The European Union has adopted new energy efficiency and renewable energy targets that could actually overshoot the continent’s greenhouse gas reduction goals, after accounting for slower economic growth due to Brexit.
The European Parliament decision Tuesday calls for energy savings of 32.5% by 2030, with renewable energy meeting 30% of the remaining demand. Those numbers would translate into a 45% emissions reduction compared to 1990 levels, well above the EU’s current 40% target.
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EU countries are expected to adopt the revised targets ahead of this year’s United Nations climate change conference, December 3-14 in Katowice, Poland. “National governments have until the end of 2019 to draft their own plans for reducing energy usage to keep in line with the bloc’s goals,” Reuters reports.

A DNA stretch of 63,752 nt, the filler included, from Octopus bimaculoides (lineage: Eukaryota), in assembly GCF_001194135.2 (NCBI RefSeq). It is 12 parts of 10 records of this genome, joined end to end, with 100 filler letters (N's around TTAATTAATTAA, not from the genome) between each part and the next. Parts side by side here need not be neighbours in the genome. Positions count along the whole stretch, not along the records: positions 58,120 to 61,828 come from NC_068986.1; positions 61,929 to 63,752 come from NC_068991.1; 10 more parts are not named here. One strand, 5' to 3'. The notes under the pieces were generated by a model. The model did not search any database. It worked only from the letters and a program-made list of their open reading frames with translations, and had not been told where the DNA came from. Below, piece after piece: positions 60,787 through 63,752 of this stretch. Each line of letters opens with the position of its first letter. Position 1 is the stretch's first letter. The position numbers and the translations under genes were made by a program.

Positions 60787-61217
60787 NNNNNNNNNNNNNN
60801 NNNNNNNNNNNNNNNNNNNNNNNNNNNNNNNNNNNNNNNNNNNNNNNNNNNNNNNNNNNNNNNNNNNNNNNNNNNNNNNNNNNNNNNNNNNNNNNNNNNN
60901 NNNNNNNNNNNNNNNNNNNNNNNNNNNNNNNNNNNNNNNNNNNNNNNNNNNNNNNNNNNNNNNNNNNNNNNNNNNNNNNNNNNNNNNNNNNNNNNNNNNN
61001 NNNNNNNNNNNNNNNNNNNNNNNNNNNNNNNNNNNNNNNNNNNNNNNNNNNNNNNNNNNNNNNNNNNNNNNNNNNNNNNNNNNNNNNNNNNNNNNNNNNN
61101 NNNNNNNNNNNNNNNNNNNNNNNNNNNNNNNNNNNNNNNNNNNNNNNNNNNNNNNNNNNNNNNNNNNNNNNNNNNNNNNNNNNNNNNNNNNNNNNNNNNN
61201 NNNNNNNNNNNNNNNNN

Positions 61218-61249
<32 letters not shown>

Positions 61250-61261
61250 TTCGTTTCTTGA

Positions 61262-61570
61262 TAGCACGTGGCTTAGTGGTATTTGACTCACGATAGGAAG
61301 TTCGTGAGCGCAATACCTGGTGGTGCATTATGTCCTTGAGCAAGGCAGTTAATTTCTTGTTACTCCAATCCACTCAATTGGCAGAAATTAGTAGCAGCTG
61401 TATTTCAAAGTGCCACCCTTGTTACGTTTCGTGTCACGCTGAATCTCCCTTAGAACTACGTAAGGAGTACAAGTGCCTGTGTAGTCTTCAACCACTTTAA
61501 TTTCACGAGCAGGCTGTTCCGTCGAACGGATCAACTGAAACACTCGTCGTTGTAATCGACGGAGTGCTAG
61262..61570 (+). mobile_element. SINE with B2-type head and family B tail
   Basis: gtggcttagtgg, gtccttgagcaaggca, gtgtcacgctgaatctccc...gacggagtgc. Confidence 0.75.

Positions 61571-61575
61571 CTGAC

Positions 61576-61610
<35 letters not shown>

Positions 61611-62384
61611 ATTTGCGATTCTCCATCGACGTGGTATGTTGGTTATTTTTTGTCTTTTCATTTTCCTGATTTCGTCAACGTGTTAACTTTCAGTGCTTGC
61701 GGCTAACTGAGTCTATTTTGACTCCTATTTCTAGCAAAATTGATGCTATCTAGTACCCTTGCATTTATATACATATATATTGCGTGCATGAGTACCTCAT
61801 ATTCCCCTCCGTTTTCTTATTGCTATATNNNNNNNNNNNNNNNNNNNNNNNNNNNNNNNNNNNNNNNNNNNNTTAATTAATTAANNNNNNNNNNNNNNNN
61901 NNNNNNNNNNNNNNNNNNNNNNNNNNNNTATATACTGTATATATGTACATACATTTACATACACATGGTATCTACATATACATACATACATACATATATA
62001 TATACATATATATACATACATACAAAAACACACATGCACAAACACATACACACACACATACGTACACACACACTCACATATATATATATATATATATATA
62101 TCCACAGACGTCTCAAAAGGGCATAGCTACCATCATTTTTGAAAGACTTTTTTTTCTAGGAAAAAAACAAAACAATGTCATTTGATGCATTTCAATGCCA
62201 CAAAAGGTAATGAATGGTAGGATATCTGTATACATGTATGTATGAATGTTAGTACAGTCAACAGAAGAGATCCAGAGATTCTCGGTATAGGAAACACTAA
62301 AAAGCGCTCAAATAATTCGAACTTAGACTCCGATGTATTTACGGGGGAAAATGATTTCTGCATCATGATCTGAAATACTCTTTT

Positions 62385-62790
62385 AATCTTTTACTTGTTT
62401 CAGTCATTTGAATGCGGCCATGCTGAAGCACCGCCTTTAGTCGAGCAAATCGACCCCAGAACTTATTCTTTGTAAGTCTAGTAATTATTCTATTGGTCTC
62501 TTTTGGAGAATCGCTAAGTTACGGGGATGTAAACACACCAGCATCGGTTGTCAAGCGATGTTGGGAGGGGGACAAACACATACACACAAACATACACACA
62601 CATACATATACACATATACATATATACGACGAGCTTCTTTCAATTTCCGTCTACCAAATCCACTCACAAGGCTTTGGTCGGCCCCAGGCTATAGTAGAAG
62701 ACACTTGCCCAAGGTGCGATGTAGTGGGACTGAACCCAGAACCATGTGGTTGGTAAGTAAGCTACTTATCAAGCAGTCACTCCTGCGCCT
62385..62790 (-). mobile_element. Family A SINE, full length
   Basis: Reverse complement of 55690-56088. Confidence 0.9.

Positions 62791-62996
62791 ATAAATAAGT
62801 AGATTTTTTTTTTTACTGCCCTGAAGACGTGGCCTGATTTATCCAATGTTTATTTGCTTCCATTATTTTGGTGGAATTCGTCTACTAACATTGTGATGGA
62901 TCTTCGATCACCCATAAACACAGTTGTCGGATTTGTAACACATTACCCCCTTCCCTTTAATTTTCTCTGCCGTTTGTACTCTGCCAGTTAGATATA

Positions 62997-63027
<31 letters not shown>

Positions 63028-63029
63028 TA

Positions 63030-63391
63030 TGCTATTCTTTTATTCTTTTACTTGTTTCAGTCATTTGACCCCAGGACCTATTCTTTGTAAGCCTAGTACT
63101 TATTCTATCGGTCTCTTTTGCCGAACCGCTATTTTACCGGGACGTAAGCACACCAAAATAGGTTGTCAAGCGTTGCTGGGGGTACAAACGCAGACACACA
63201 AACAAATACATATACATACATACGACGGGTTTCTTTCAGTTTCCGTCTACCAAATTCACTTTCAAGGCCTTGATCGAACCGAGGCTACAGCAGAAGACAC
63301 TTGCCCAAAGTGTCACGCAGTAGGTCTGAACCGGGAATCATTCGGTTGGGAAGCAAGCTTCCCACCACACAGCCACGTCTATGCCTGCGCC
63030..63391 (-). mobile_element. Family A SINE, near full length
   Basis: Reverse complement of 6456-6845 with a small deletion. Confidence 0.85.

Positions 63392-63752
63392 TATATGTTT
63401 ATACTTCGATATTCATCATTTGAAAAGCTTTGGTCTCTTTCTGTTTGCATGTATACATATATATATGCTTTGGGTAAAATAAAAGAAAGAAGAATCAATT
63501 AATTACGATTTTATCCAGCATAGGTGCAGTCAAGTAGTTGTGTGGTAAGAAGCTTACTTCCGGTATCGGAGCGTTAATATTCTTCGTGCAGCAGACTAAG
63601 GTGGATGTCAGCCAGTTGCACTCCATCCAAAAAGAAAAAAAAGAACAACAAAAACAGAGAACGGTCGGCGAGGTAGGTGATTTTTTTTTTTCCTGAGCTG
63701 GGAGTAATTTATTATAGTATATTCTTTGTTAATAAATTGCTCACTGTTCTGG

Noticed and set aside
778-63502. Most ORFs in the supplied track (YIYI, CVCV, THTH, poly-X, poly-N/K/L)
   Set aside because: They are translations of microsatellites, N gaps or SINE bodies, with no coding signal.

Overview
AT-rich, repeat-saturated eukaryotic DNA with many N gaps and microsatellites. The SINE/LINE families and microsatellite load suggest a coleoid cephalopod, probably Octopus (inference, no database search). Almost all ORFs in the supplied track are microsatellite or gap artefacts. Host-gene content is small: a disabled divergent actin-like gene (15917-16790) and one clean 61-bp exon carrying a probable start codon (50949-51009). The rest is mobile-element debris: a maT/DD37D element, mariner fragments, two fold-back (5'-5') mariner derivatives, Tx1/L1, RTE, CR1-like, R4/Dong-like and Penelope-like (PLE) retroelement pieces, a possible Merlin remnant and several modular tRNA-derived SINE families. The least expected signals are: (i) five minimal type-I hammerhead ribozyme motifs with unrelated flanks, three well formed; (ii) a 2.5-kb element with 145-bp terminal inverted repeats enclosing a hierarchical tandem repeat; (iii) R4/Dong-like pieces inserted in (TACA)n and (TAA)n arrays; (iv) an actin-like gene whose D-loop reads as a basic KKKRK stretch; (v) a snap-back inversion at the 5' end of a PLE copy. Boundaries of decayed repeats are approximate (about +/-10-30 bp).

“With today’s vote, we unlock the true potential of Europe’s clean energy transition, helping us meet our Paris Agreement goals, translating into more jobs, lower energy bills for consumers, and less energy imports,” said European Commission Vice President Maros Sefcovic.
To meet the targets, countries will have to reduce energy use by 0.8% per year between 2021 and 2030 and shift at least 14% of their transport sectors to renewable sources by 2030. The plan “also calls for biofuels that contribute to deforestation, such as palm oil, to be phased out by the end of 2030,” Reuters notes.